A: The argument made by those operating alternative platforms is that, yes, they have reduced costs, and when I listen to French radio in the evening I hear “Come trade on my electronic bourse for six euros!!!” But that is the explicit trading cost only. It costs to watch prices in multiple trading pools. There is a fairness cost, and what about the implicit cost of all those orders not being shown to the central, public marketplace? And what about the cost of trading in a market without complete surveillance? All of that is now escaping the view of any one agency.
And markets have gotten thinner; the “touch point liquidity” has dropped considerably from what is displayed in the public order books. Trading is all over the place. So when alternative execution venues promise lower costs, they refer to the trade execution only and are being quiet on the other implicit costs, which we cannot quantify. No one can – because rerunning the computers to see what it might have been is pure hypothesis.
Q: What fixes is the WFE working on for this problem?
A: It is an ongoing multi-year conversation. IOSCO is very worried by fragmentation of the central marketplace and is searching for responses; it’s a global organization made up of the world’s SECs and CFTCs, and they must find compromises that sovereign governments will grant them. They can’t impose their principals on sovereign governments.
Q: Is it a problem that the SEC and the CFTC are both underfunded?
A: That’s a huge problem for the world’s capital market authorities, which are generally underfunded everywhere. The members of WFE advertise themselves as “regulated” exchanges – where government matters. This is distinctive to our commercial identity. If the government cannot follow the market with us, then it matters. That’s the problem with the alternative trading platforms. They are participating in our space but without the same obligations to support the common good, and their prices are not accessible to all.
Q: You said OTC contracts should be standardized, cleared, and reported to a depository. Can you elaborate on that?
A: Exchange-listed and traded securities are within the regulatory environment; OTC contracts and trading are generally not, or are far less so. As the crisis events from 2007 onwards demonstrated, the origin of our difficulties was in very poor information on OTC. We don’t have good clear trading data in complex environments with multiple actors, even for securities that are listed and still traded on exchanges. In Brazil and Hong Kong, I believe, all financial contracts are reported to the commission. They see both OTC and on-exchange data. We don’t have that information in Europe or the U.S., so we remain largely unable to judge the overall exposures of our clients, both their on- and off-exchange participation. As G20 has stated, we need to get a better handle on OTC, which has its economic function to perform. The authorities need to know more about what is going on here – the current example being swaps on sovereign Greek debt where exposures are unknown. Standardized contracts can be cleared, which would greatly reduce overall capital markets risk. Related to this problem of OTC is the question of how does any agency, U.S. or otherwise, make sense of the tremendous amount of trade data flowing through computer systems. In the U.S. and in many other jurisdictions, there is no central reporting and no evaluation of OTC and swaps positions. With such incomplete knowledge, no one can even make a start at evaluating the state of the marketplace.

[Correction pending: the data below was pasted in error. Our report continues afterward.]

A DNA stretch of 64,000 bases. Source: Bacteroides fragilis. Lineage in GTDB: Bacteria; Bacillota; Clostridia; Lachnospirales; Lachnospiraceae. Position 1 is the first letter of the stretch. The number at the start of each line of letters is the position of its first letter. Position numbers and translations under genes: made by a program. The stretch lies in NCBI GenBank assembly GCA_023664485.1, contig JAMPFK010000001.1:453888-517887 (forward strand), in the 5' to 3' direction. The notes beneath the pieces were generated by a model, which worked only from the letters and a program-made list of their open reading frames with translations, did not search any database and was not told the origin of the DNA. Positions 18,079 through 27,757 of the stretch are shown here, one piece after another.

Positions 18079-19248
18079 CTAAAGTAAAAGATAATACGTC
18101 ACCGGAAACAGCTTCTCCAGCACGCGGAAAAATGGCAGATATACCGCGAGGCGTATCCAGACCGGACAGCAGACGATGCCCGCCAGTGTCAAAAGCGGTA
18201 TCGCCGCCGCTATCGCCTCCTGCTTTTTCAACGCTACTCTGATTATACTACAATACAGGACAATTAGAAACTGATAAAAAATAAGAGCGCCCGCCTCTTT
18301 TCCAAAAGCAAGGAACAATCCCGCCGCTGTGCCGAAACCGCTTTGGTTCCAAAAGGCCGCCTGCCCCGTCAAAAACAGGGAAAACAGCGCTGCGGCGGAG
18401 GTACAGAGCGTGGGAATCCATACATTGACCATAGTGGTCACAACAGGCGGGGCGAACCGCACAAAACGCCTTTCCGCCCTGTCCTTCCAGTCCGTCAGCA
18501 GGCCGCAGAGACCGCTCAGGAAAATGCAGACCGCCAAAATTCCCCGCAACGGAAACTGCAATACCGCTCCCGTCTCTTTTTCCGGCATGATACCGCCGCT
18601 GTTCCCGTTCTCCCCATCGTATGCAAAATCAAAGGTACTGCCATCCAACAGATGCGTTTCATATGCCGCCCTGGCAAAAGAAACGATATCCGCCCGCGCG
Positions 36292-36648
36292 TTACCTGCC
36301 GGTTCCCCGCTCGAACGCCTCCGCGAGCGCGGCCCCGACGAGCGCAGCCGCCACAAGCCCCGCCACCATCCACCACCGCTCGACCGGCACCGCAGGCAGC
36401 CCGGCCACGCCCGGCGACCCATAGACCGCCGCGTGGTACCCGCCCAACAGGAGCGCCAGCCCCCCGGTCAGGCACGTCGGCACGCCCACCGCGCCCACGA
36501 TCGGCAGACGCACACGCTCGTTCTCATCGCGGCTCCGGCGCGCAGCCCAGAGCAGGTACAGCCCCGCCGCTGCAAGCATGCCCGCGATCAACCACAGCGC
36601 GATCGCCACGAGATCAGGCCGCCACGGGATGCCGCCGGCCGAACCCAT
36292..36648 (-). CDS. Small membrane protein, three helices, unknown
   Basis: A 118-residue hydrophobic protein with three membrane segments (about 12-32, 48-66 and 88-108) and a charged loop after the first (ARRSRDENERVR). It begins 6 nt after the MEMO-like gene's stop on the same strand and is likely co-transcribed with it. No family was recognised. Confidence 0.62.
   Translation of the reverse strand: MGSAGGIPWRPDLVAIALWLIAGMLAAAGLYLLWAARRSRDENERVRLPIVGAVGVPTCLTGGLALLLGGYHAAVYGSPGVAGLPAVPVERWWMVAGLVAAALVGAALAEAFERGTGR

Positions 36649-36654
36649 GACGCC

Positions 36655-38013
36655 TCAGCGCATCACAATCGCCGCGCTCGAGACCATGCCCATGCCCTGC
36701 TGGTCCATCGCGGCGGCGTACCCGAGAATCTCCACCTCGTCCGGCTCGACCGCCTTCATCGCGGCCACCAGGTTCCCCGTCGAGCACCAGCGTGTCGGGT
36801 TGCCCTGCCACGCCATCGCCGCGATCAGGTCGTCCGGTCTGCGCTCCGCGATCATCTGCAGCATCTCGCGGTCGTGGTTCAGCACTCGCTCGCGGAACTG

Q: You mentioned that the U.S. Congress is looking into why fresh investment capital is not being formed in the U.S. markets and sent a letter to SEC Chairman Schapiro asking why there are so many fewer issuers of securities in the U.S. than we had years ago. Can you talk about the problem with capital formation?
A: Congress is looking into that, and WFE is all too aware of this fall-off in our basic business and economic purpose. Ten years back, the market capitalization of equities on WFE exchanges was on average over 90 percent of those jurisdictions gross domestic products – today, the figure has moved below 70 percent. That is a very heavy statistic to move, so the fall is dramatic. We have been discussing this with our colleagues at the OECD. Ideally we as citizens should be able to save money, invest in these companies looking to raise capital for their development, and slowly earn more money over the rest of our lives — but that fundamental aspect of the markets is breaking down.
Q: What is the danger of regulatory arbitrage because of new regulations being implemented country by country? A: Say a U.S. saver has an interest in a consumer goods company, Unilever in Amsterdam or Proctor & Gamble listed in New York. Or Exxon vs Royal Dutch Petroleum. Can you be treated fairly in each marketplace when the rules keep changing? Can you easily find out what the investment and trade execution rules are in these markets? These are not hard examples – as we go further around the world, the complexity rises dramatically. Yet there are opportunities out there for savings that individuals should be able to get at. It’s hard for anyone other than the big professionals to get precise market operating information. We find that unfair. WFE has stated its support for globally consistent capital market rules and regulations to ease cross-border business flows.
Q: The WFE just released a report on derivatives trading. I was looking at the section on stock options. The greatest growth by far in 2010 was at the Korea Exchange, followed by Tel Aviv, India, and MexDer. But many of the U.S. and European exchanges seem to have been waning in volume. Why?
A: Year on year, 2009 to 2010 was not a great year for the U.S. options business, but business picked up in 2010. Overall, in the last 10 years volume has been growing smartly in U.S. options as well. I think that was the first down year-on-year in about a decade.
The Korea Exchange options contract is huge, because equity options are very easy to use and the Korea contract is on the Kospi index, the most widely traded derivatives contract globally. It is priced very well – to be very easy to use by individuals. It’s not expensive, the terms are simple, and clearly a large part of the Korean public “gets” it. You don’t have a phenomenon like that if the contract is complicated.